SIXTY YEARS for the average Londoner to afford a flat in Bromley, figures reveal

PUBLISHED: 09:58 03 November 2016 | UPDATED: 09:58 03 November 2016

Getting on the housing ladder is increasingly difficult

Getting on the housing ladder is increasingly difficult


A lack of affordable housing is leading to homelessness, charity claims

A Londoner on the average salary would have to save for more than 60 years to afford a flat in Bromley, according to a new study that lays bare the extent of the capital’s housing crisis.

With a Londoner’s net annual salary at £26,505, it would require 61 years saving ten per cent of earnings for them to be able to afford the deposit on an average flat in Bromley - an eye-watering £160,493.

And with prices so high, more and more working age people are becoming homeless, according to Bromley charity LATCH (Living Amicably Together in Caring Homes).

Project manager Nana-Ama Martey said: “In the last two years we have noticed an increasing number of those aged 25 and over suffering with homelessness. A large number is due to an inability to afford the rent.

“The rent increases, they are unable to pay and they get evicted.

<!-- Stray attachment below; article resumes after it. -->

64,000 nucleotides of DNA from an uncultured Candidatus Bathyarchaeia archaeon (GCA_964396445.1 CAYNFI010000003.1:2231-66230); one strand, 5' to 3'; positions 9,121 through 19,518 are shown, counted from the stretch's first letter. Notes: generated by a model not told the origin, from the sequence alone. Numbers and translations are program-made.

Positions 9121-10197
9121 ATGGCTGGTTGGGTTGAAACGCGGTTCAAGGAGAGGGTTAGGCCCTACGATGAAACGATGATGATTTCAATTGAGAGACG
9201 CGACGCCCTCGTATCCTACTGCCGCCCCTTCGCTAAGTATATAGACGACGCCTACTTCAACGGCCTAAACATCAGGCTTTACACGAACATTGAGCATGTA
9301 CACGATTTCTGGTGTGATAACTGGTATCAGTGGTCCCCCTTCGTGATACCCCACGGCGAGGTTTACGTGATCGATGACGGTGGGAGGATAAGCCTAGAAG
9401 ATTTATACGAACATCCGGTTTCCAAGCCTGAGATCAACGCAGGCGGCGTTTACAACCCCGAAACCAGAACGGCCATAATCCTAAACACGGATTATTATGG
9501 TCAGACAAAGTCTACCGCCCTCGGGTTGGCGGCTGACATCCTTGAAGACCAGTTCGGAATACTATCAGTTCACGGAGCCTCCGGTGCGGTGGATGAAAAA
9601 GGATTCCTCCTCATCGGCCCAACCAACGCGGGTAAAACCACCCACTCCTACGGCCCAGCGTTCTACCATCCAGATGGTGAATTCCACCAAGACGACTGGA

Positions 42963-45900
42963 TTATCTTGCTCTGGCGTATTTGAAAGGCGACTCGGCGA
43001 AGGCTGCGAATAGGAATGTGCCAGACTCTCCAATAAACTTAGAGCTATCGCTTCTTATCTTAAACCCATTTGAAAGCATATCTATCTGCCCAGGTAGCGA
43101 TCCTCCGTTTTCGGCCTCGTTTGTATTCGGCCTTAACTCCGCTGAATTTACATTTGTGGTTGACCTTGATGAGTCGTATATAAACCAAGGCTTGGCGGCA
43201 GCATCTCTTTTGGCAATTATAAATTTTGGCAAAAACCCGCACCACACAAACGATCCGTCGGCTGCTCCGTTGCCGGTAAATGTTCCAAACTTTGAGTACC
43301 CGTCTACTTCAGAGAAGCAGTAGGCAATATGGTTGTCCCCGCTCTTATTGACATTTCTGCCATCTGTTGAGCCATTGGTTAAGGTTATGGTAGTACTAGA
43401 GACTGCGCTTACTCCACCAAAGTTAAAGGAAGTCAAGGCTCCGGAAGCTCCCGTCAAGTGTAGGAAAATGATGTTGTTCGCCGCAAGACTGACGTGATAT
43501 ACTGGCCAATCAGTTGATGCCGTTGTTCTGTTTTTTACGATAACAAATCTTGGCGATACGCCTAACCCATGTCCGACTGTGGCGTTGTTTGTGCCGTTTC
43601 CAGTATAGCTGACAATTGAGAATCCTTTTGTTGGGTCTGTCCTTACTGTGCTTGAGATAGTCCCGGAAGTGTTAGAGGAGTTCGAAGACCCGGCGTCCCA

“Last month we had 149 enquiries and just over 40 per cent were outside our age bracket [18 to 25]. We had a bus driver come in who was earning a decent wage who couldn’t afford the rent.”

She added that such people are often moved to lower-rent accommodation outside the borough - but this is far from an ideal solution.

“Moving outside the borough helps but most are working, so asking them to come back in defers the problem because all their income would go to transportation.”

Although the problem in Bromley is acute, the study, which was carried out by Property Partner, reveals the borough is in fact one of the capital’s more affordable areas.

In Kensington and Chelsea, it would take a Londoner saving ten per cent of the average salary 389 years to put down a deposit on a flat.

“The solution would be to build more housing,” Ms Martey said. “Whether or not that is going to be achieved in the foreseeable future we are not sure. I cannot see it happening.”

Chief executive and founder of Property Partner Dan Gandesha said more need to be done to boost the build-to-rent sector.

He commented: “Build-to-rent is one of many ideas to help solve the UK’s housing crisis, and the quicker we can provide good quality, professionally managed homes, for both the public and private lettings sector, the better.”

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